What can corporates and startups learn from each other? - Technical.ly

Growth

Sep. 28, 2020 3:07 pm

What can corporates and startups learn from each other?

At Introduced by Technical.ly, leaders from Comcast, Stanley Black & Decker, Messy.fm and URBN dug into cross-company sharing, from business models to workplace culture.
Messy.fm CEO Molly Beck presenting at Comcast NBCUniversal LIFT Labs’ Demo Day in 2019.

Messy.fm CEO Molly Beck presenting at Comcast NBCUniversal LIFT Labs' Demo Day in 2019.

(Photo by Hector Davila)

Corporations aren’t often thought of as innovators. They can be bureaucratic, stodgy, slow — but they’ve also mastered processes that keep their large ships on course. Conversely, startups are the new-idea guys. They’re fast-moving, scrappy, lean — but their leaders often lack the expertise to know where to grow next, or the resources to get there.

Both sides can learn from each other, if they create space to foster those relationships.

One way partnerships can happen is by corporates incubating startups through institutional programming. A prominent example is Comcast NBCUniversal’s LIFT Labs Accelerator powered by Techstars, which offers cohorts of media-focused startups seed funding, office space at Philadelphia HQ and mentorship. Around 100 mentors assisted 11 startups in the 2019 program.

The accelerator was essential as Molly Beck grew her business, the Orlando-based founder of Messy.fm said last week during an Introduced by Technical.ly¬†conference panel. Messy.fm’s platform allows users to record, edit and publish their own podcast episodes, and Beck left the LIFT Labs program in October 2019 with 28% growth in shows published, as well as multiple paid partnerships with Comcast NBCUniversal teams. Over the course of the accelerator, Messy.fm shifted from B2C to B2B, serving mostly enterprise clients, at the advice of her Comcast mentors.

And a big reason Comcast hosts the LIFT Labs accelerator in the first place is to learn from companies working in fields relevant to its own work. Advanced connectivity, future of work, interactive and immersive experiences and personalized experiences were the focus areas picked for the latest cohort, based on the telecom giant’s 2020 business priorities. There’s a two-way knowledge sharing that happens when professionals of such different organizations come together, said Comcast VP of startup engagement and LIFT Labs head Danielle Cohn.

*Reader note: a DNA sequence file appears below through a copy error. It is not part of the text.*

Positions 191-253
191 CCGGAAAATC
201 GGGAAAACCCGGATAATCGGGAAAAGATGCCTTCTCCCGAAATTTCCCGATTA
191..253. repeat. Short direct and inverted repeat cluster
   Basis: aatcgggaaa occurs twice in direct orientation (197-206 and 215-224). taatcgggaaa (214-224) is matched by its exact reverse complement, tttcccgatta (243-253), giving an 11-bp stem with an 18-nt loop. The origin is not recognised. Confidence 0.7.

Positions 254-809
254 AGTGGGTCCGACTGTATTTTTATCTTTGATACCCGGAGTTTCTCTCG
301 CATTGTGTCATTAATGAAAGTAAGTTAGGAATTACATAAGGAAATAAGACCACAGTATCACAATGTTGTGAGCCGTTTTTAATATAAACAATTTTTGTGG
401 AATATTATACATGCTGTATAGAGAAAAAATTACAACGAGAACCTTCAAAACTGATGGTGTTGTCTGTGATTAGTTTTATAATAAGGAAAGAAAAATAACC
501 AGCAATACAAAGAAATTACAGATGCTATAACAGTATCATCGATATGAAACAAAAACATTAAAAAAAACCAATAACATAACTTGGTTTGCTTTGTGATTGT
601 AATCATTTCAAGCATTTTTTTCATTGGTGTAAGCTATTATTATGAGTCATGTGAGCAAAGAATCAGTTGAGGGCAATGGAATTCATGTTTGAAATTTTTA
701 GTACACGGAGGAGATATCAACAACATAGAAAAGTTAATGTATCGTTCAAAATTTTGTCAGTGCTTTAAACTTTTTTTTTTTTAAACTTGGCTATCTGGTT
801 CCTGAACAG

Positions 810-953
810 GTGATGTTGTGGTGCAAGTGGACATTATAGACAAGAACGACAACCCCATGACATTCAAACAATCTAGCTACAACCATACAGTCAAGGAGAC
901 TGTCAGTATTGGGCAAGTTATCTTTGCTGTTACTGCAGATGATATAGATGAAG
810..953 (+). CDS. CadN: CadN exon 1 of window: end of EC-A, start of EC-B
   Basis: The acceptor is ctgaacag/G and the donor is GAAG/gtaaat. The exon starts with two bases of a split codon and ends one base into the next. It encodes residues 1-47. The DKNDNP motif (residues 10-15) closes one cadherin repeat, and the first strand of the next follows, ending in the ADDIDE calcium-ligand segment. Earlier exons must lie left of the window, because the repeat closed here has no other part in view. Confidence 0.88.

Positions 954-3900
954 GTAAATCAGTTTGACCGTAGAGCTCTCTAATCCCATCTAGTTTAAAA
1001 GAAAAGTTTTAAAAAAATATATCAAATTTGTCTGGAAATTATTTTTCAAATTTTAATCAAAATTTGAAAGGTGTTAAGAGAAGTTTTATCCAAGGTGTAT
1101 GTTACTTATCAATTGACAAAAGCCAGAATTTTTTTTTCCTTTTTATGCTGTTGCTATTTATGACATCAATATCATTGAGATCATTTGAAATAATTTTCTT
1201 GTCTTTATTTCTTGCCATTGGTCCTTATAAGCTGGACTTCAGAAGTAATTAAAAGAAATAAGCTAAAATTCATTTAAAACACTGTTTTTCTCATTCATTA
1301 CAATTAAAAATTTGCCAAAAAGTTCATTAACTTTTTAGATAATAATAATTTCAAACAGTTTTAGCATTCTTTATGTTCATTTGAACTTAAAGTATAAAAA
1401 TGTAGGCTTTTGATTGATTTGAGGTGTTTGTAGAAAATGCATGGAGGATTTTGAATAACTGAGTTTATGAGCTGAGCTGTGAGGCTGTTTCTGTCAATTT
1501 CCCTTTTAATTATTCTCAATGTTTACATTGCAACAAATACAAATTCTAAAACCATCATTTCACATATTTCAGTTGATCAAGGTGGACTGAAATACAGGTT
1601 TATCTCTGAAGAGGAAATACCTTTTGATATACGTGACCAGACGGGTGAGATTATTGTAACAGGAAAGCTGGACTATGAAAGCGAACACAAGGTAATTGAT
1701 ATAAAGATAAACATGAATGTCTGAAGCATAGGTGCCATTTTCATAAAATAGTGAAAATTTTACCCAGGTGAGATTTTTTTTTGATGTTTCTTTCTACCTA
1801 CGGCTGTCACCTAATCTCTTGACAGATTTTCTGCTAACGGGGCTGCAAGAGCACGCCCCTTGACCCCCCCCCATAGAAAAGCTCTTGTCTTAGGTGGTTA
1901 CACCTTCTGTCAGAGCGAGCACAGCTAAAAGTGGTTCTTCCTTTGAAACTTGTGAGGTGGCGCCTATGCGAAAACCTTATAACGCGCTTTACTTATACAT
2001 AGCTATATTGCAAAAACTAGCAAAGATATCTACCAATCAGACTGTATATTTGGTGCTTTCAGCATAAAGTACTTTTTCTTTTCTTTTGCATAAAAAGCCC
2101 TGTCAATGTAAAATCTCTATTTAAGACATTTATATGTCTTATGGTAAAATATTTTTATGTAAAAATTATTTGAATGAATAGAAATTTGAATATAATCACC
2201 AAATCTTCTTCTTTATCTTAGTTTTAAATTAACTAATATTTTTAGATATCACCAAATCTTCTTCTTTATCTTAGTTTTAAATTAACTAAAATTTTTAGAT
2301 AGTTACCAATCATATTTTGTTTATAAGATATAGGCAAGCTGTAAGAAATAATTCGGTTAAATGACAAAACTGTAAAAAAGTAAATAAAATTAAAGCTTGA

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But there are less-intensive ways to support small businesses than a monthslong accelerator, too. Corporates can buy services and products from local small businesses, or offer physical space for startups’ meetings or events. For Messy.fm, having Comcast as a paying customer — and the peacock logo listed on the platform’s website as a result — holds weight for references, Beck said.

Over at Stanley Black & Decker (SB&D), VP of Business Development Marty Guay is focused on emerging technologies, corporate innovation and startup ecosystems. While corporations need to solve for synchronization, Guay said, startups can move fast to solve problems as soon as they arrive.

The hardware corporation’s leadership recognizes that the vast majority of so-called innovation in the world is happening elsewhere, said the VP, so SB&D knows it needs to pay attention to those smaller companies. In Baltimore, where the company employs 1,600 people at its global tools and storage headquarters in the suburb of Towson, SB&D runs a makerspace, networks with startups for the sake of identifying partnership leads and has commissioned app development from local dev firm SmartLogic.

“We either live in the world we live in, or we build the world we want to live in,” Beck said, echoing a sentiment from Guay. When a corporation buys from a startup they believe in, “it is not charity” — it’s building a better collective future, where problems are solved differently with new thinking, Beck said.

Outside of product development and very much as a result of the COVID-19 pandemic, corporate workplace culture has become more startup-like in recent months: Companies that rejected remote work before have been forced to embrace it. And as we all face unprecedented challenges, there’s more room for the employee to bring their whole selves to work. In her team’s daily standups, “we don’t just talk about work,” but the news, or caring for kids and parents, Cohn said. “We see more of each other’s lives now.”

Check out more tidbits from the Philly Tech Week 2020 presented by Comcast session, moderated by Technical.ly DC’s Michelai Graham and including URBN’s Emily Kaplan, in this tweet roundup:

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